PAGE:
FIG. 6 depicts the spatial conventions used herein. Note that, contrary to that used in U.S. Pat. No. 5,600,435, the longitudinal (fore and aft) direction is taken to be the Y-axis, the lateral direction is taken to be the X-axis, and the vertical direction to be the Z-axis. Thus, the vertical reference plane is the X-Z plane and, for any particular wheel, the vertical measurement plane will intersect the vertical reference plane at an angle equal to the toe angle of the wheel.
The following description of camber measurement will be made with reference to the front, left wheel of the vehicle. As will be understood by those skilled in the art, the toe values utilized in the camber measurement process are actual toe values that have been adjusted in a known manner to account for the thrust angle and the degree to which the vehicle is skewed in the test rig.
As mentioned above, by projecting shaped light onto the tire sidewall at a location offset from the upper, center position normally utilized for camber determination, greater displacements of the measurement point can be obtained at each of the two steered positions, thereby permitting more accurate caster measurement. The effect of this offset location can be understood by reference to FIGS. 7 and 8. FIGS. 7 and 8 are top views showing the projection of shaped light by offset laser 13 in comparison with light projected by laser 130 onto the upper, center measurement point used by prior art techniques. It should be noted that these two figures are provided only for the purpose of illustrating one of the principles of operation of sensor 10'. Thus, it will be appreciated that sensor 10' does not include laser 130 and the reflected shaped light from laser 13 is received by optical system 16, rather than directly by camera 18 as indicated in FIGS. 7 and 8.
FIG. 7 shows the vehicle wheel at zero toe. In FIG. 8, the wheel has been steered left and right to two toe angles, which are exaggerated only for the purpose of illustration. As the small arrows indicate, the change in position within the camera's image plane of the reflected laser light is greater for offset laser 13 than for laser 130. By measuring such larger displacements, the error in measurement can be reduced and the repeatability of measurement increased.
The derivation of the camber equation that is utilized by the illustrated embodiment can be understood by reference to FIG. 9. The front, left wheel is shown in that FIG. 1s having a positive camber angle. As that FIG. 4epicts:
Camber=θCm=sin -1 (DCm /R)
DCm =the horizontal distance in the vertical measurement plane between the upper, center measurement point and tire center; and
R=the crown radius in millimeters (i.e., the distance from the tire center to the crown of the tire).
The crown radius is a constant and, if not determined using the measured data, is available from the tire manufacturer. When determining camber using the upper, center measurement point, determination of DCm is relatively straight forward--it is simply the displacement of the measurement point from the calibration point in the X-direction plus an adjustment to account for the tire center not being at the calibrated position in the X-direction. This adjustment is equal to the average displacement of the toe laser lines from their calibration points in the X-direction. This is shown by FIGS. 13A and 13B of U.S. Pat. No. 5,600,435, where Xc equals the displacement of the measurement point from the calibration point and Yd is the average X-axis displacement of the measurement points from their calibrated positions.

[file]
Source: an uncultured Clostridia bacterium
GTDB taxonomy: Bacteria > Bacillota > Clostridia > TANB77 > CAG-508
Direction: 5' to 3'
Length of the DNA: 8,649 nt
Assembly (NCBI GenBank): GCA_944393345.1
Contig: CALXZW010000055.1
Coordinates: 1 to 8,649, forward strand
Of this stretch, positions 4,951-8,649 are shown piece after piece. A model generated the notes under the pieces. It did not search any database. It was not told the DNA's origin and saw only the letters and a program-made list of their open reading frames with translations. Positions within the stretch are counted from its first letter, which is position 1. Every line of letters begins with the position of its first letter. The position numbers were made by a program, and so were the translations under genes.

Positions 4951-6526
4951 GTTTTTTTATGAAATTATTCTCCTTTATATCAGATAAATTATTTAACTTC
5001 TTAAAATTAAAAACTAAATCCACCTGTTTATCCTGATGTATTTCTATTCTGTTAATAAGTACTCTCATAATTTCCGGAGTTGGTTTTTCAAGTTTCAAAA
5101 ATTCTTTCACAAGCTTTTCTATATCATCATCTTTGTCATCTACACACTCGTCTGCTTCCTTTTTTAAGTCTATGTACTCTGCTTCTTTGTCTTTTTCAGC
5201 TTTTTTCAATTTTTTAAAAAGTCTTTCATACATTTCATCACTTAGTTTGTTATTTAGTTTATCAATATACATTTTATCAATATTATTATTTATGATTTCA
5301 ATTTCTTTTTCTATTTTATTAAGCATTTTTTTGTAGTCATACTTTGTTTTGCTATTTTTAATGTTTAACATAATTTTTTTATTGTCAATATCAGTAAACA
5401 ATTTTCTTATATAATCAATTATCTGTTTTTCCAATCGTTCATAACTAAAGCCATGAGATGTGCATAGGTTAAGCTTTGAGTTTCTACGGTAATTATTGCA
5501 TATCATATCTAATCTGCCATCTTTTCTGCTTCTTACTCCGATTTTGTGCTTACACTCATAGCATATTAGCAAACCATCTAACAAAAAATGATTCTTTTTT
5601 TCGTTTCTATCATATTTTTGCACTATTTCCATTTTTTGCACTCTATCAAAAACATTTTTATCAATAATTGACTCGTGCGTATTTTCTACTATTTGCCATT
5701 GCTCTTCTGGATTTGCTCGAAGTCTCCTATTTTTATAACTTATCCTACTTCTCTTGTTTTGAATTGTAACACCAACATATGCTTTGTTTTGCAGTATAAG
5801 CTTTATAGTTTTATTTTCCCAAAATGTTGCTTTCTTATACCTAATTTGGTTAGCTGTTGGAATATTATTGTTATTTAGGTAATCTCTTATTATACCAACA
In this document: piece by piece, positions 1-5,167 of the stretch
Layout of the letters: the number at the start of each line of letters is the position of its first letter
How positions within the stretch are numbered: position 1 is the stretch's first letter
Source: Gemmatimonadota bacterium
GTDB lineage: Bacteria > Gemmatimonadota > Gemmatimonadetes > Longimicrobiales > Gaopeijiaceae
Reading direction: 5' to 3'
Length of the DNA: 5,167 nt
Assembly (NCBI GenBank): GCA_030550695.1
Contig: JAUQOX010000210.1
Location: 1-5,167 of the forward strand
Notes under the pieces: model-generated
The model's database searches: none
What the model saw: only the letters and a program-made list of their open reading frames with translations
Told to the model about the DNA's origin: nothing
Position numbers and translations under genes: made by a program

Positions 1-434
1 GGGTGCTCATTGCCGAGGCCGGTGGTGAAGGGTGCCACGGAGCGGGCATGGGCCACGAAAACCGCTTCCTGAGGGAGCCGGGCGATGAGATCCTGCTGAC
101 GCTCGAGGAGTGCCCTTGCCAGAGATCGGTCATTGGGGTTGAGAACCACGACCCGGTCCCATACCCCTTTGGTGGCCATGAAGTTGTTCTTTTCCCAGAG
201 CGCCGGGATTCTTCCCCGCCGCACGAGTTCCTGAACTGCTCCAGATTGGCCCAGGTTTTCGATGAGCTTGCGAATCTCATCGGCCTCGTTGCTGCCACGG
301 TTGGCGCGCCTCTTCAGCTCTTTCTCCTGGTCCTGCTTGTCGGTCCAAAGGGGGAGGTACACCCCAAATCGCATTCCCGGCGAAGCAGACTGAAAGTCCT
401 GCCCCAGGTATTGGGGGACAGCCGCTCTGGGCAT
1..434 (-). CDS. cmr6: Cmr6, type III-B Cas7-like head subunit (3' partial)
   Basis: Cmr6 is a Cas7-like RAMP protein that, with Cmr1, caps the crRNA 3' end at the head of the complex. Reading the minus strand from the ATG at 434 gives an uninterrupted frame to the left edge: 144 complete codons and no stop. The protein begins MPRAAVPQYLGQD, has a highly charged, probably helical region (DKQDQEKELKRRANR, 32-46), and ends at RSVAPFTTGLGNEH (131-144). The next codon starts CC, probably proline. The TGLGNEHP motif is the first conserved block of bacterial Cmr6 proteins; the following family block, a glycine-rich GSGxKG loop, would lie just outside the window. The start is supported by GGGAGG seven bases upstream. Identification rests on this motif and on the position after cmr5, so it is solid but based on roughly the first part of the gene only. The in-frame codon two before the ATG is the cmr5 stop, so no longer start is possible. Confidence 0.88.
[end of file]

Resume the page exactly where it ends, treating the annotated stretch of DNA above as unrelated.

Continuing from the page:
When determining camber using the offset laser 13, proper determination of DCm requires that the measured displacement in the X-direction be corrected not only to account for the displacement of the tire center from the assumed calibrated position, but also to account for the influence of the toe angle. Then, the corrected X-axis displacement and toe angle are used to determine the horizontal distance DCm, as will be described in greater detail below.
Calculation of the toe angle can be understood by reference to FIGS. 10 and 11. FIG. 10 depicts the affect of a positive toe angle on the reflected forward and rearward toe laser lines (FTOE and RTOE). The resulting displacements of the reflected toe laser lines within the camera's image plane is shown in FIG. 11. That FIG. 1lso shows the effect of a positive camber on the offset laser line. As indicated in FIG. 11, movement of the toe laser lines to the left and right in the image plane of the camera is treated in software as movement of the laser lines in the vehicle's lateral (X-axis) direction. Movement of the toe laser lines in an up and down direction within the camera's image plane is treated in software as movement in the vehicles longitudinal (Y-axis) direction. For offset laser 13, movement of the camber laser line to the left and right within the camera's image plane is treated in software as movement of that laser line in the vehicle's lateral (X-axis) direction, while movement of that laser line in the up and down direction is treated in software as movement of the laser lines in the vertical (Z-axis) direction.
Accordingly, the toe angle can be calculated in a manner similar to that described above for camber; namely: